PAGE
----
Some government functionaries may think Social Media is bad but some others have embraced it wholeheartedly, as least to be reachable by the masses or to keep abreast of technology.
A recent survey from the Digital Policy Council (DPC) done in December 2012, shows that 75 percent of the world’s heads of state have a presence on Twitter.
In 2012, the Digital Policy Council observed a tremendous growth in the number of governments
embracing social media. "As more of the world becomes connected online, world leaders now recognize the opportunities social media holds as an informative and engaging tool".
The DPC has been tracking this activity since 2009, issuing its first report Real Leaders Tweet, its second World Leaders On Twitter: Ranking Report in October 2010, and its third World Leaders On Twitter: Ranking Report in August 2011.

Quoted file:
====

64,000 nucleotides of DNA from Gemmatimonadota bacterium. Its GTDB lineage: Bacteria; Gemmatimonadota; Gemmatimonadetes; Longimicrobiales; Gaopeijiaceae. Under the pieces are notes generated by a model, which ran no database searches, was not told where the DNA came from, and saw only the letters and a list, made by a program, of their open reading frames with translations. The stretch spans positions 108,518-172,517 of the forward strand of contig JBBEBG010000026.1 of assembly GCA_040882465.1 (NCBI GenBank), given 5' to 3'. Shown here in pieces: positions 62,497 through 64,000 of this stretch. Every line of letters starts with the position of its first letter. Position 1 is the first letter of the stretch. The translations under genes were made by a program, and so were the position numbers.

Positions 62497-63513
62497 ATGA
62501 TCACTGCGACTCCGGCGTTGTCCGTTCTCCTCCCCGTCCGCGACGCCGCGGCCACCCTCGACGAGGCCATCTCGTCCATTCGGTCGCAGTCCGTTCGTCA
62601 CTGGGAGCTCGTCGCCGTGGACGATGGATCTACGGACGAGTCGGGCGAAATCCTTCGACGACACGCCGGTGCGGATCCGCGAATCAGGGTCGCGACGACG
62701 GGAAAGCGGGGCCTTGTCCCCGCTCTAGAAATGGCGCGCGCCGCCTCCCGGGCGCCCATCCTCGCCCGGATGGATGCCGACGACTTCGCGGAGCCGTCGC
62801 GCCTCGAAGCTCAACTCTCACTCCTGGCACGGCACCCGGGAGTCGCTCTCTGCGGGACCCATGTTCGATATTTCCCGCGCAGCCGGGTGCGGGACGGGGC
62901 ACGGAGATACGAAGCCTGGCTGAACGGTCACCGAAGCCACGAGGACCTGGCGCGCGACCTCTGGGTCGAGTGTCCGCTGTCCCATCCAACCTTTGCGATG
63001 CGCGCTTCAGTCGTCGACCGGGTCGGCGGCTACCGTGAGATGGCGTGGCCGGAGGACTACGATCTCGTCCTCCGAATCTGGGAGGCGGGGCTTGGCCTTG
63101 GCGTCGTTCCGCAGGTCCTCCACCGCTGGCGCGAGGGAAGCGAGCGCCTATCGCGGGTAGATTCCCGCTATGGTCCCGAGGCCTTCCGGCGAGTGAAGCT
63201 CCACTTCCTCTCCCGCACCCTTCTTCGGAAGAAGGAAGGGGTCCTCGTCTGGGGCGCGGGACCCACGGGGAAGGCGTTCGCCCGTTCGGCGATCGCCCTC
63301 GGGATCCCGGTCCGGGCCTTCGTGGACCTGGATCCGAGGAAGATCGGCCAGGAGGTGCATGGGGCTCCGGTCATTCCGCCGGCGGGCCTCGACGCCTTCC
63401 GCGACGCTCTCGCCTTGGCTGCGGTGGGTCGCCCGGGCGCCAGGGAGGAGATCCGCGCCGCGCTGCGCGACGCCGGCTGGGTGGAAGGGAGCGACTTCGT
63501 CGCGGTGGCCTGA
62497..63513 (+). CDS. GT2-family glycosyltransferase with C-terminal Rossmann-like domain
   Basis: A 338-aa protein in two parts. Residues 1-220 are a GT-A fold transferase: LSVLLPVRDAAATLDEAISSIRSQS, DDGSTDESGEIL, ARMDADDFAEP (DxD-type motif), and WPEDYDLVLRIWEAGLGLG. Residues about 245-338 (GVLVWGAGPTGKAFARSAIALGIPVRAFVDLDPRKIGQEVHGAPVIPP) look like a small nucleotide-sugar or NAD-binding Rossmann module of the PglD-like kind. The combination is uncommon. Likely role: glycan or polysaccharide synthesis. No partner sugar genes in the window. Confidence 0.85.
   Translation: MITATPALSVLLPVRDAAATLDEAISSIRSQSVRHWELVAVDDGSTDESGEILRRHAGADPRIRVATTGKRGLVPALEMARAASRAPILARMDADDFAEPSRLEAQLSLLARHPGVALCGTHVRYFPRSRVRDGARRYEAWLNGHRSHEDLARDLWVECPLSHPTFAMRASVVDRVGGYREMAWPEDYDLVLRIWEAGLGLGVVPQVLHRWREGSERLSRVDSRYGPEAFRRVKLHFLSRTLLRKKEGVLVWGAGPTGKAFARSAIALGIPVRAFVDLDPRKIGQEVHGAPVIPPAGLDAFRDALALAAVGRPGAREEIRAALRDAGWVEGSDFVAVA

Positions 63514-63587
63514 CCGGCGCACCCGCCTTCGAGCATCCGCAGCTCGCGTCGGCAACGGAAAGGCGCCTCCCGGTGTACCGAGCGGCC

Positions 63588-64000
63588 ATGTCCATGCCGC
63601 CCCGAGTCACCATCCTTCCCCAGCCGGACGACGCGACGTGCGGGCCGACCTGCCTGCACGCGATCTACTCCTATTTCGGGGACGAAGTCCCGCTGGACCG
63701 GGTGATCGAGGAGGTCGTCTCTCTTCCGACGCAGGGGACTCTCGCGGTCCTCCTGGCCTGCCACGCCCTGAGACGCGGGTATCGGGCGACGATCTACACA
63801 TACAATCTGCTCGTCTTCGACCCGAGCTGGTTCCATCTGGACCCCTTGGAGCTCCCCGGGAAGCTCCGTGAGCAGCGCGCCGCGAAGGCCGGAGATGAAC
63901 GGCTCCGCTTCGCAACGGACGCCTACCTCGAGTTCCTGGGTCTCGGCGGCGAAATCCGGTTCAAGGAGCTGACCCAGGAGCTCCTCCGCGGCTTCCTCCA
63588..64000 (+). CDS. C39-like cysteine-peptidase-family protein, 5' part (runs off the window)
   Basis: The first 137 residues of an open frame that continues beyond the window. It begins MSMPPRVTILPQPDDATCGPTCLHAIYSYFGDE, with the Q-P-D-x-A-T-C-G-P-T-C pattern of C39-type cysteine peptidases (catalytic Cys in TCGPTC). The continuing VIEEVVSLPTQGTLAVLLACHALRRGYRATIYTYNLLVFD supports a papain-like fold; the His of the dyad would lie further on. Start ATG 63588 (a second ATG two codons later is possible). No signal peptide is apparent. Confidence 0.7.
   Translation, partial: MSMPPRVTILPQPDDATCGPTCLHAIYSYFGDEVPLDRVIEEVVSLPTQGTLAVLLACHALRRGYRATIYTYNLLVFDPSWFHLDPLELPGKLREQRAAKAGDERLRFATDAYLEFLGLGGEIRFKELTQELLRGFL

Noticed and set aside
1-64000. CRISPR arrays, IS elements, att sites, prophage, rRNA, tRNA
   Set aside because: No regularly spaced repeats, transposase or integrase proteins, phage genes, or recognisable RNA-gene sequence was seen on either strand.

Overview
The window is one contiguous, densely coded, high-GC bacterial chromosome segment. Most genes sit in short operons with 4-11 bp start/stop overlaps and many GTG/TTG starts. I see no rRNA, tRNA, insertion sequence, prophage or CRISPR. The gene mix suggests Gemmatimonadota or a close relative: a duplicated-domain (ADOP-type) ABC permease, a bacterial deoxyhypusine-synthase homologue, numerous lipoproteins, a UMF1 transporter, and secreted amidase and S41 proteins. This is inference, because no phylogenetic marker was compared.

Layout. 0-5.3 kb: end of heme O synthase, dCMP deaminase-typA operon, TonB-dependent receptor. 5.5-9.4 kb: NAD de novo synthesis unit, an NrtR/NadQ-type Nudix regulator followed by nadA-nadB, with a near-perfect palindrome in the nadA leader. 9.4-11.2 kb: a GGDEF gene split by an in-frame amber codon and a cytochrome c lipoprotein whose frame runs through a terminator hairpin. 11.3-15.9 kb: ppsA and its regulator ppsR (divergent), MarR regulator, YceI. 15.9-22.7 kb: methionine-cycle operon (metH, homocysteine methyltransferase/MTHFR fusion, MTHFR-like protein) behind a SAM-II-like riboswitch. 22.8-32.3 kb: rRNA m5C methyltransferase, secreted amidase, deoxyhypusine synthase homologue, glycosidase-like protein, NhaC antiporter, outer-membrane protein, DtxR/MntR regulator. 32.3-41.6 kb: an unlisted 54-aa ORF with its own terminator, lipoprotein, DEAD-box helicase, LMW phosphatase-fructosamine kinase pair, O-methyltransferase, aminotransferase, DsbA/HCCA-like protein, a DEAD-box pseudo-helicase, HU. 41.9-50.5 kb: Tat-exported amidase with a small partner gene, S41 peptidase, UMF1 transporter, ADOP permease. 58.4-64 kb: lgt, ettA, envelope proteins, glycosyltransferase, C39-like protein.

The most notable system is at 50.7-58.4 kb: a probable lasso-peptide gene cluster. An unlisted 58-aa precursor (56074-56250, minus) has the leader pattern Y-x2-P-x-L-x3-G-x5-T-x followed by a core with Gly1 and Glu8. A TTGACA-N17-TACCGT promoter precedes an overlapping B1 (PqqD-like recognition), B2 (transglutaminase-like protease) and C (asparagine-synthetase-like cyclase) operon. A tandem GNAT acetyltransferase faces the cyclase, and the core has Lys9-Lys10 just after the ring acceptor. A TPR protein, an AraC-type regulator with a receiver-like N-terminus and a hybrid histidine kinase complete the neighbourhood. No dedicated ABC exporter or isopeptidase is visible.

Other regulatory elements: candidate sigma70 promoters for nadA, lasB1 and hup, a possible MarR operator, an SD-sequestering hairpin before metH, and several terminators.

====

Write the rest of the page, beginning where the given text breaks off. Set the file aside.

A total of 123 world leaders out of 164 countries had accounts on Twitter set up in their personal name or through an official government office. In 2011 only 69 out of 164 countries had embraced Twitter. The new figures represent a 78% increase in the number of heads of state and national governments on Twitter from 2011.
In terms of followership, President Obama again maintained the top spot of all world leaders, with a vast 24 million followers, adding 15 million followers in one year. 2012 was an election year, therefore, the Twitter account continued to be managed by the presidential campaign staff. Obama continued to occasionally post his own tweets, signed with his initials.
The second and third spots go to President Hugo Chavez of Venezuela (3.80 million followers) and President Abdullah Gul of Turkey (2.57 million followers) respectively.
President Goodluck Jonathan of Nigeria occupies the 44th spot with 48,317 followers.
Platforms like Twitter have emboldened users to “think global” in a highly connected global society.
Will this type of social interaction transform leaders -- the way they think, and the way they govern?
In turn, it is predicted that 21st century social technologies will continue to foster innovation and
spur progress toward highly evolved methods of communication.